In a separate article, we will comment further on elements of the plan and details of route choices.

Notes:

The featured image at the top was kindly provided by Félim Kelly from Aecom. In that photograph are (going from left to right): Damien (Irish Cycling Campaign), Felim (Aecom), Richard (Transport Infrastructure Ireland), Michael (TII), Úna (TII) and Elizabeth (Department of Transport).

The National Cycle Network Plan can be read here: 

https://www.gov.ie/en/publication/34846-national-cycle-network/

See also the coverage provided here:

https://www.independent.ie/irish-news/ryan-unveils-national-cycle-network-plan-to-create-3500km-of-linked-cycleways-between-towns-and-cities-by-2040/a795118251.html (in which Irish Cycling Campaign is quoted)

https://www.irishtimes.com/transport/2024/01/10/new-cycle-routes-to-cover-3500km-across-state-by-2040-at-a-cost-of-14bn/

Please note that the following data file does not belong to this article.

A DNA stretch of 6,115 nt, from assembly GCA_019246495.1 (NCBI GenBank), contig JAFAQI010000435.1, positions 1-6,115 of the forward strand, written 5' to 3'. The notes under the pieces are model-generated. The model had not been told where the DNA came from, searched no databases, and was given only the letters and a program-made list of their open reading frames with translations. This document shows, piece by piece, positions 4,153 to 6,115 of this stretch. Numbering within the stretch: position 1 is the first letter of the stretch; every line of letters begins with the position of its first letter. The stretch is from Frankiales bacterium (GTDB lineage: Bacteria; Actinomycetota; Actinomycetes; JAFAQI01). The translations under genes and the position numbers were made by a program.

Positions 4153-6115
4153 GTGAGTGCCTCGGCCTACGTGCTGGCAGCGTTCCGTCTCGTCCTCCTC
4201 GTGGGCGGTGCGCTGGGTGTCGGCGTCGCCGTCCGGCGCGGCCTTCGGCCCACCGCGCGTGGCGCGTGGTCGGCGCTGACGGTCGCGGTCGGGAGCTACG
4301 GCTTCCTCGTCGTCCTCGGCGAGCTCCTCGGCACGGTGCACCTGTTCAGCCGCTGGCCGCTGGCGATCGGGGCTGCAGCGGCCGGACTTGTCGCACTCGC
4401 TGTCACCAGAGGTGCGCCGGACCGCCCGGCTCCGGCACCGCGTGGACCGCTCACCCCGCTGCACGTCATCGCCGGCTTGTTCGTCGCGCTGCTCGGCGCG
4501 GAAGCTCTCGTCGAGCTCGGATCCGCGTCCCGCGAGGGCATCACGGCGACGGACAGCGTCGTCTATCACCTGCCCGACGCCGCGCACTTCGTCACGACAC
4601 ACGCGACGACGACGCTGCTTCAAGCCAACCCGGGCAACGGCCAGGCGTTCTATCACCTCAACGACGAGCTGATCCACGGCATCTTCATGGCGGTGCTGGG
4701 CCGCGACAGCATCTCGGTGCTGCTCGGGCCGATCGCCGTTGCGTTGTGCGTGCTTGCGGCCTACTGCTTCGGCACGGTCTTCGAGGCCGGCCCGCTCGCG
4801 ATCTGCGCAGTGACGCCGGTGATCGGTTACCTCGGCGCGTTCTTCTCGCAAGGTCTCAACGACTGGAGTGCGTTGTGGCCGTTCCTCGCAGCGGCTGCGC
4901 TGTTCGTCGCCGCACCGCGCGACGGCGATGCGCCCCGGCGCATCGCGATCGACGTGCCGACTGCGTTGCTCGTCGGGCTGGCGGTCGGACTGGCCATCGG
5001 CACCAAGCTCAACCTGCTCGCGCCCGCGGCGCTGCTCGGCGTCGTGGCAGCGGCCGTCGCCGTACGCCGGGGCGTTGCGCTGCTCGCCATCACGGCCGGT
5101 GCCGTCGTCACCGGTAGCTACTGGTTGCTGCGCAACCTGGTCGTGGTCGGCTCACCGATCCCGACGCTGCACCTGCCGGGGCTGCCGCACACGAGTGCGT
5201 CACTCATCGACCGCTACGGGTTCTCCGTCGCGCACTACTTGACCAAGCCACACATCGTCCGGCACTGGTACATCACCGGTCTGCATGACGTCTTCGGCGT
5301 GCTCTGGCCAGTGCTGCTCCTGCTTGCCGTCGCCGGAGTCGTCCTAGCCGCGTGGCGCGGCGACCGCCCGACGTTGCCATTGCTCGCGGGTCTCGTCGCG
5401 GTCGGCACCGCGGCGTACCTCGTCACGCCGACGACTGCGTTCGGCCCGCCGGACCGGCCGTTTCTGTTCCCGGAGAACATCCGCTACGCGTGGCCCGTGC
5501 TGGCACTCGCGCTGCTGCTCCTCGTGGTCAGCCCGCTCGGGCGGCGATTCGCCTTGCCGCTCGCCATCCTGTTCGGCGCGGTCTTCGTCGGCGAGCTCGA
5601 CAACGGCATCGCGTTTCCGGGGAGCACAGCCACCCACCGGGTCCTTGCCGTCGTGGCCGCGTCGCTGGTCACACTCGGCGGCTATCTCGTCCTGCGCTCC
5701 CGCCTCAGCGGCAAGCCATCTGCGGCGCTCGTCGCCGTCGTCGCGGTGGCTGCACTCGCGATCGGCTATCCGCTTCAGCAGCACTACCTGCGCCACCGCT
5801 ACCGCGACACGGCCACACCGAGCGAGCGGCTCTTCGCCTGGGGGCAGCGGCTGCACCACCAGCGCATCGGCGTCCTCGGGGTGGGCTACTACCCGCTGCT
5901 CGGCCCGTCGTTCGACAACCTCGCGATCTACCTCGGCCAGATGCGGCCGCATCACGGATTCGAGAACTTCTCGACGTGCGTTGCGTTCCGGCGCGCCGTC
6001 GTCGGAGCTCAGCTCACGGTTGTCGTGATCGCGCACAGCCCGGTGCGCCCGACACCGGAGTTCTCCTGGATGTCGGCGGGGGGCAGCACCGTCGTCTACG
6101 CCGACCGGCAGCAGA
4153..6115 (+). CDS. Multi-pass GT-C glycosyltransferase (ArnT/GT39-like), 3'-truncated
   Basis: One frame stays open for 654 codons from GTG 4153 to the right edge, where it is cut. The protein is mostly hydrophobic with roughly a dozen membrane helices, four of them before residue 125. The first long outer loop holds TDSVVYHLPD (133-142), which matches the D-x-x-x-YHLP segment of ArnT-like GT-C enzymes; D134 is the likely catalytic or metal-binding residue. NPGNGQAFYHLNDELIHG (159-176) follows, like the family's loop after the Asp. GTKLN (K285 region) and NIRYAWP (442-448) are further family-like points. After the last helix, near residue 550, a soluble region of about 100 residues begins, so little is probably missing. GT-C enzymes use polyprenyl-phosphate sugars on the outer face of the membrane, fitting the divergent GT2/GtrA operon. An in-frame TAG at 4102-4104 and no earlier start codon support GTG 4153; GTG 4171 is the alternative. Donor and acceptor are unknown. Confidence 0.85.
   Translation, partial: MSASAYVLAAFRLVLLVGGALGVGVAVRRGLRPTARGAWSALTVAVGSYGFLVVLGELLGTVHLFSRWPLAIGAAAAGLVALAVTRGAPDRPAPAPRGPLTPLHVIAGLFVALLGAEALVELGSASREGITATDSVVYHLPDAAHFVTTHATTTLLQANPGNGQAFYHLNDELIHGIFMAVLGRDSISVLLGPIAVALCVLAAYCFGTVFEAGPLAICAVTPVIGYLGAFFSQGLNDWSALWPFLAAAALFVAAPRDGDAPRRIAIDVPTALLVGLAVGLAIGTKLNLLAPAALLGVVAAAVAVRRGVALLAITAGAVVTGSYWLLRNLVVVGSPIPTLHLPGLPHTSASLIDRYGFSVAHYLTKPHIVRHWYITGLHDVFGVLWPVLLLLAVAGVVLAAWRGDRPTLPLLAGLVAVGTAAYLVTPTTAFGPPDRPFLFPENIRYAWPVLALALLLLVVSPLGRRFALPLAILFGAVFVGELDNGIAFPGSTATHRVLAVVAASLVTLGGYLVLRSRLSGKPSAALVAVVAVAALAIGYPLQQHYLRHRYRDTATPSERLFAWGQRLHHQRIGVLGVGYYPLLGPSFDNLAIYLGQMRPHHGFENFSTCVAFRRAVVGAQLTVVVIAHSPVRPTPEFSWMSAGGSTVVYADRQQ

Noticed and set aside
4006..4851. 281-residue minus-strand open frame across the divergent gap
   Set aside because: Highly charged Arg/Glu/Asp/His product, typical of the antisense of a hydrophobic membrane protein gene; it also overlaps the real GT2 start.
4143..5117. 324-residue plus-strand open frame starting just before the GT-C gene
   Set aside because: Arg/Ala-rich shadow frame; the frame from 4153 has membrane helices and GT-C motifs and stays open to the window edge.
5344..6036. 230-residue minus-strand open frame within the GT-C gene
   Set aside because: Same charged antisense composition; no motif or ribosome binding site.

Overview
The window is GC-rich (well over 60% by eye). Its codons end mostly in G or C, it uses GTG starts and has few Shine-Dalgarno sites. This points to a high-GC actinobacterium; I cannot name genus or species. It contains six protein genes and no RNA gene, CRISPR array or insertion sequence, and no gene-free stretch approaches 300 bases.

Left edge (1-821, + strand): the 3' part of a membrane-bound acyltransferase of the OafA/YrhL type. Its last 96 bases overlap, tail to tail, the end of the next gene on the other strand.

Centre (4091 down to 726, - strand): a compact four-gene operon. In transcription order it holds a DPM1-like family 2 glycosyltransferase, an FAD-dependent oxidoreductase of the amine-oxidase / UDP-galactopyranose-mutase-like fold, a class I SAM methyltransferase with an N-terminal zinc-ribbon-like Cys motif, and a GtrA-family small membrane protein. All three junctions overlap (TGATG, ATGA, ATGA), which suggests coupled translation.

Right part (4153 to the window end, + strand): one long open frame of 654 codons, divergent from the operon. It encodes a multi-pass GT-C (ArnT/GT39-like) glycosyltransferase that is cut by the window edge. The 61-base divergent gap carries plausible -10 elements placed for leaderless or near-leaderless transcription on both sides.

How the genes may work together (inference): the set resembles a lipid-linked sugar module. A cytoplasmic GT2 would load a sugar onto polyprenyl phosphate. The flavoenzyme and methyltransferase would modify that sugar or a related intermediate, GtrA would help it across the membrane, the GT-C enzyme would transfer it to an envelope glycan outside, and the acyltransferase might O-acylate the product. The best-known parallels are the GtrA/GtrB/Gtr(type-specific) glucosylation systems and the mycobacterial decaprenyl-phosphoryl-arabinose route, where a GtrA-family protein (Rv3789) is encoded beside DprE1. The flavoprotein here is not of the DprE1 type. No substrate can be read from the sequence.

https://irishcycle.com/2024/01/10/larger-active-travel-budget-will-be-needed-says-minister-ryan-as-he-launches-e1-4-e1-9-billion-plan-for-national-cycle-network/ 

Irish Cycling Campaign Welcomes Launch of New National Cycle Network Plan

The Irish Cycling Campaign (formerly known as Cyclist.ie – the Irish Cycling Advocacy Network) welcomes the publication of Ireland’s first National Cycle Network (NCN) plan.

The launch takes place in Sallins, Co. Kildare on Wednesday 10th January 2024. The NCN identifies a network of 85 cycling corridors around the country linking cities and towns of over 5,000 people.

Overall, we strongly support the development of a NCN, the aim of which is “to link towns, cities and destinations across Ireland with a safe, connected and inviting cycle network; encouraging more people away from their cars and onto their cycles.”